BlackRock is at the forefront of the global transition to a more responsible investment landscape, having committed to make sustainability and climate action integral to portfolio construction, risk management and its stewardship activities.
In the latest collaboration with Qontigo, BlackRock is co-managing an investment mandate that tracks one of the iSTOXX APG World Responsible Investment (RI) Indices. The indices were developed together by Qontigo and Dutch pension provider APG.
We caught up with Manuela Sperandeo, EMEA Head of Sustainable Indexing at BlackRock, to ask her about the mandate, and, more broadly, to find out what role indices play in her clients’ journey to sustainability.
Manuela, across the sustainability product landscape, where are you seeing the most interest from clients? Does an index family like the iSTOXX APG RI indices reflect that demand?
Over the past 18 months we have seen significant momentum develop in the demand for climate-oriented investments. The idea that climate risk represents investment risk has moved in just a few years from a novelty in the investment world to something approaching mainstream thinking. Until recently, divestment was the predominant way to express climate-oriented objectives for investors. However, this is rapidly changing. ETFs and index investing are bringing transparency and accessibility to this emerging segment.
One specific index, the iSTOXX® APG World Responsible Low-Carbon SDI Index, reflects this demand by focusing on climate via different angles. Firstly, it only includes companies that adequately manage their ESG risks, as well as actively contribute to the UN Sustainable Development Goals (SDGs) through the products and services that they offer. Secondly, the index also has a low-carbon aspect, whereby its carbon footprint is significantly reduced compared to its benchmark.
The press release called the iSTOXX APG RI indices ‘groundbreaking.’ Why are they so?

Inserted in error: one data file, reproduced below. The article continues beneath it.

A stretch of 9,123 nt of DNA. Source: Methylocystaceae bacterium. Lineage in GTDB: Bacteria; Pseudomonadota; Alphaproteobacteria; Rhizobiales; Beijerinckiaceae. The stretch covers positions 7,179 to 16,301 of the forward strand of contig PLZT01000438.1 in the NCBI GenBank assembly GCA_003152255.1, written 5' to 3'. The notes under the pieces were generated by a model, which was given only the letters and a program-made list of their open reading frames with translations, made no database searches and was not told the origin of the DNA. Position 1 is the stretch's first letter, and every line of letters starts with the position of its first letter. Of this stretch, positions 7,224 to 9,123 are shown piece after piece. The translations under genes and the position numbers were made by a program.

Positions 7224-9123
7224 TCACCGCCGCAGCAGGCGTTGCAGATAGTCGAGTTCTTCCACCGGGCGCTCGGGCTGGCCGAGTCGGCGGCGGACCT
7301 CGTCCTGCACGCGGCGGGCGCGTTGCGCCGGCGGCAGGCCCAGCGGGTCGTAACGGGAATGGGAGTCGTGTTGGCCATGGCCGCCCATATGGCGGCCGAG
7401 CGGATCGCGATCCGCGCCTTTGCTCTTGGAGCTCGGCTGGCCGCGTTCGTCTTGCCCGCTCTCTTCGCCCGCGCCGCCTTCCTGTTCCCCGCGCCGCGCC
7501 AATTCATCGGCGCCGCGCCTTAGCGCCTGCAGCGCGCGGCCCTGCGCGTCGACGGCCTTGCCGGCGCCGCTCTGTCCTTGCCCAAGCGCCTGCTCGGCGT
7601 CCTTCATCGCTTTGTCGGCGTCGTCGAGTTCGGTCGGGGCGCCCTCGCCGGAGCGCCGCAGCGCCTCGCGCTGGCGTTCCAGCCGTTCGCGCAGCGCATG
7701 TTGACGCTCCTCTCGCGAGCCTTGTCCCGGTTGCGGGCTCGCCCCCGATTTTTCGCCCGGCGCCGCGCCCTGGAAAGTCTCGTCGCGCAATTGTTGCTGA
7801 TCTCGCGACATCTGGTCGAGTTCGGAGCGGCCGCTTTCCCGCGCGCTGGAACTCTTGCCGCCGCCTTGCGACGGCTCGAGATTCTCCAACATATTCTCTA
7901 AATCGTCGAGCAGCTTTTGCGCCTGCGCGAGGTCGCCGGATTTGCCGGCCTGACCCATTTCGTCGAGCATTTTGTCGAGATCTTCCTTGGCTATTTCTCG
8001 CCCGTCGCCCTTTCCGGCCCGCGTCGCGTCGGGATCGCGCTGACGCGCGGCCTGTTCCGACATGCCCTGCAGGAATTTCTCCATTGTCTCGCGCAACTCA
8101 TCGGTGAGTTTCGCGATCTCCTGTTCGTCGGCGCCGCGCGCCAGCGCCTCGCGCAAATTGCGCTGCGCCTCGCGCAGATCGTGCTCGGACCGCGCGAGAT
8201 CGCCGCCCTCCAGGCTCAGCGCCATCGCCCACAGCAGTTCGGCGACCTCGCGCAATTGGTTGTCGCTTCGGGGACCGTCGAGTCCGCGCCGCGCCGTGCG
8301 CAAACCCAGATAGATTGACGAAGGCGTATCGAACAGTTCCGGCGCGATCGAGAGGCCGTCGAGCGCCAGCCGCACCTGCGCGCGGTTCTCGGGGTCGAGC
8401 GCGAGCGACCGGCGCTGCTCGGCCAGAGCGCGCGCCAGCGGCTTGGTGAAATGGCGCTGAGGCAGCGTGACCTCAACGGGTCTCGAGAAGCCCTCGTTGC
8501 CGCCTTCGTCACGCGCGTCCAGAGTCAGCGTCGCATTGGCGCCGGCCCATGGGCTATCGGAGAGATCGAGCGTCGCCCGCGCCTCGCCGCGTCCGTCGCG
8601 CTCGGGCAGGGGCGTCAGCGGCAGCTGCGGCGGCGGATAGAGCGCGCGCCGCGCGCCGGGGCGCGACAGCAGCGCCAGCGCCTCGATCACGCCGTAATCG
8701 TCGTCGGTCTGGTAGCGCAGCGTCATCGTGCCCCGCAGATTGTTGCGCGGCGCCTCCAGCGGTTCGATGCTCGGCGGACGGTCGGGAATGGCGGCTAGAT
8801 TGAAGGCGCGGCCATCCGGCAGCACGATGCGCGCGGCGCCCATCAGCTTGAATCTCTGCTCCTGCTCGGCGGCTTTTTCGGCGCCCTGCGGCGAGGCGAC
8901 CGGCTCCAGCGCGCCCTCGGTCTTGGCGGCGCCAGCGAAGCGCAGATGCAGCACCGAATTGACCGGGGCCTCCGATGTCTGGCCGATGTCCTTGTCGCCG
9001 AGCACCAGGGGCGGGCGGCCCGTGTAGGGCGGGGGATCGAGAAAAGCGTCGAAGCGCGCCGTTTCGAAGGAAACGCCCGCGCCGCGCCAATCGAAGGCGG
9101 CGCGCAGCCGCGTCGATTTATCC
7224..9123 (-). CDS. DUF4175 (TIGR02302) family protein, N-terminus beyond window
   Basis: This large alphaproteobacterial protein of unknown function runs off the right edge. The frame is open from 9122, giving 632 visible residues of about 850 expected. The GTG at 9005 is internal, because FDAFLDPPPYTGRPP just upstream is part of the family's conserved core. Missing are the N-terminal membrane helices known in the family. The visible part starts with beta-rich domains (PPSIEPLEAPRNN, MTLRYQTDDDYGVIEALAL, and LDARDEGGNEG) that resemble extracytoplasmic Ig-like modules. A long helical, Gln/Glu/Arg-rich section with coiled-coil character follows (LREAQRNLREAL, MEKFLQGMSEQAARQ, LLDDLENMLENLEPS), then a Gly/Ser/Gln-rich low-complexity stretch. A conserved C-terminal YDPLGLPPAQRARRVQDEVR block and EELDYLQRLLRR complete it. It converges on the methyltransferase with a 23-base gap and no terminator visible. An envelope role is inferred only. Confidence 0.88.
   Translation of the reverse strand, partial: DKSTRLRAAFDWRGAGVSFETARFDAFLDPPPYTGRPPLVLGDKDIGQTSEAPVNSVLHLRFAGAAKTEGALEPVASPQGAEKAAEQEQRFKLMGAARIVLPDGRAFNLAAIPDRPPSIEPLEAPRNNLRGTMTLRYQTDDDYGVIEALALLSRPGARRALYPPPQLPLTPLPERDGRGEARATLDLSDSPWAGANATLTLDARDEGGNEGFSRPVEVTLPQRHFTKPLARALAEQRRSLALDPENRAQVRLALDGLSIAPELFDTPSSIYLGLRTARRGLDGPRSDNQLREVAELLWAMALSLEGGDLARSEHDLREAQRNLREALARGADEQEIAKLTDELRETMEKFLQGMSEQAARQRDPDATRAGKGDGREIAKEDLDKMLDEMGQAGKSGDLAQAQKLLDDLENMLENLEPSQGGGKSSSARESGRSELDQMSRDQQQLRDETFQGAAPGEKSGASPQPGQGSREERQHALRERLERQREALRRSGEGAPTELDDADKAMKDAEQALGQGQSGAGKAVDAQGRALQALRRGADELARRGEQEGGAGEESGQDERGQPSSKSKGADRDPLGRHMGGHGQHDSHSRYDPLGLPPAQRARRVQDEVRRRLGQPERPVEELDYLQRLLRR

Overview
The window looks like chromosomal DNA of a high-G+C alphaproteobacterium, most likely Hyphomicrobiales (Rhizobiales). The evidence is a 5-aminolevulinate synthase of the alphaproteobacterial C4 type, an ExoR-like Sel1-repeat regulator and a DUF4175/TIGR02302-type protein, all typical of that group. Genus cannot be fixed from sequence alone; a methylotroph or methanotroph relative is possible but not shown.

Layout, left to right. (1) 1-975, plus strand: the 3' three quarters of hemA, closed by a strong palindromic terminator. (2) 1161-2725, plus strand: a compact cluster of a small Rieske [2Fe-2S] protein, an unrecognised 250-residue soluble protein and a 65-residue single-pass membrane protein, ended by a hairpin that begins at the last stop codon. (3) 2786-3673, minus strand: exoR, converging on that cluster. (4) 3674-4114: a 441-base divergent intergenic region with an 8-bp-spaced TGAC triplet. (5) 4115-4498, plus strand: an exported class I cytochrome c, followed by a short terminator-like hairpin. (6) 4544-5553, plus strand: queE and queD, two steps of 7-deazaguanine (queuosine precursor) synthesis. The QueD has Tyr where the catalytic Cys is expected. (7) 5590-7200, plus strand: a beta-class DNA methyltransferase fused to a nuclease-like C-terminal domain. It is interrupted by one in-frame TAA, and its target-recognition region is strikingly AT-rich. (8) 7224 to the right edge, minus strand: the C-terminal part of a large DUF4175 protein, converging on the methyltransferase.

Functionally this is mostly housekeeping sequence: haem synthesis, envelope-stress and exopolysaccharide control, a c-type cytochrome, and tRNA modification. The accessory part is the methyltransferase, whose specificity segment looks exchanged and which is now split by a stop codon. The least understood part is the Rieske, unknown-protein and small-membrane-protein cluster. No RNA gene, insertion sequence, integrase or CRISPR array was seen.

There are a few innovative aspects to the new family of indices. Most notably, Qontigo and APG have designed them so that the indices build on each other by progressively expanding their ESG objectives. Starting with a parent index, the iSTOXX® World A Index, each subsequent index incorporates an additional sustainability layer: exclusions, ESG leaders, carbon footprint budget and SDG investments.
This layered approach allows for active choices. If, for example, investments that contribute to the SDGs are not part of an investor’s objective, then an index is available that does not have SDGs as an incorporated target. It also enables the ability to identify and measure the impact of each layer to the risk, return and ESG characteristics of the resulting portfolio, making it fully transparent.
How are your own clients incorporating climate, ESG and impact considerations into their investment process?
At BlackRock, we have devised three distinct approaches to make climate investing easier. Investors can opt to reduce, prioritize or target their climate exposure, depending on their sustainability goals.
The first approach seeks to reduce a portfolio’s exposure to carbon emissions and fossil fuels, primarily by applying fossil fuel-related screens.
The second approach is via funds that aim to prioritize the allocation of capital based on a company’s or government’s commitment and actions to the climate transition, for example those that have set science-based targets. These funds specifically integrate climate data into the investment process.
Finally, we have targeted climate themes and impact outcomes, which invest in specific sustainable activities or projects that advance environmental purposes, such as green bonds.
It sounds like investors have plenty of options, and the engagement is there. What are, on the other hand, some of the challenges that may hamper the adoption of sustainability strategies?
While there is growing consensus on the importance of sustainable investing, standardization and transparency of definitions and interpretations have been somewhat lagging. This lack of common language is now sharply in focus for regulators across Europe and within the broader ESG ecosystem, including ESG data and index providers, stock exchanges, public companies and auditors. Increasing regulation, industry standards and ESG reporting are helping to eliminate the perceived complexity of this field, counter the perception of ‘greenwashing’, and accelerate the sustainable finance transition.
And are you concerned that the increasing sophistication of sustainable products raises the risk that many clients may not fully understand what’s under the hood? If so, how do you combat this?
While the sophistication of sustainable products is indeed increasing, index investments are a powerful tool that are helping to transform an imprecise category full of acronyms and jargon. They are doing so by aggregating, standardizing and bringing transparency to sustainability data and investment methodologies. Using indexing to invest sustainably harnesses the simplicity, optionality and transparency of a rules-based ESG methodology that delivers measurable, deliberate and predictable outcomes — such as ESG score improvements or reductions in carbon intensity. This outcome-oriented approach benefits from a range of choices across ESG strategies and empowers asset allocators to build diversified multi-asset sustainable portfolios with consistent building blocks.
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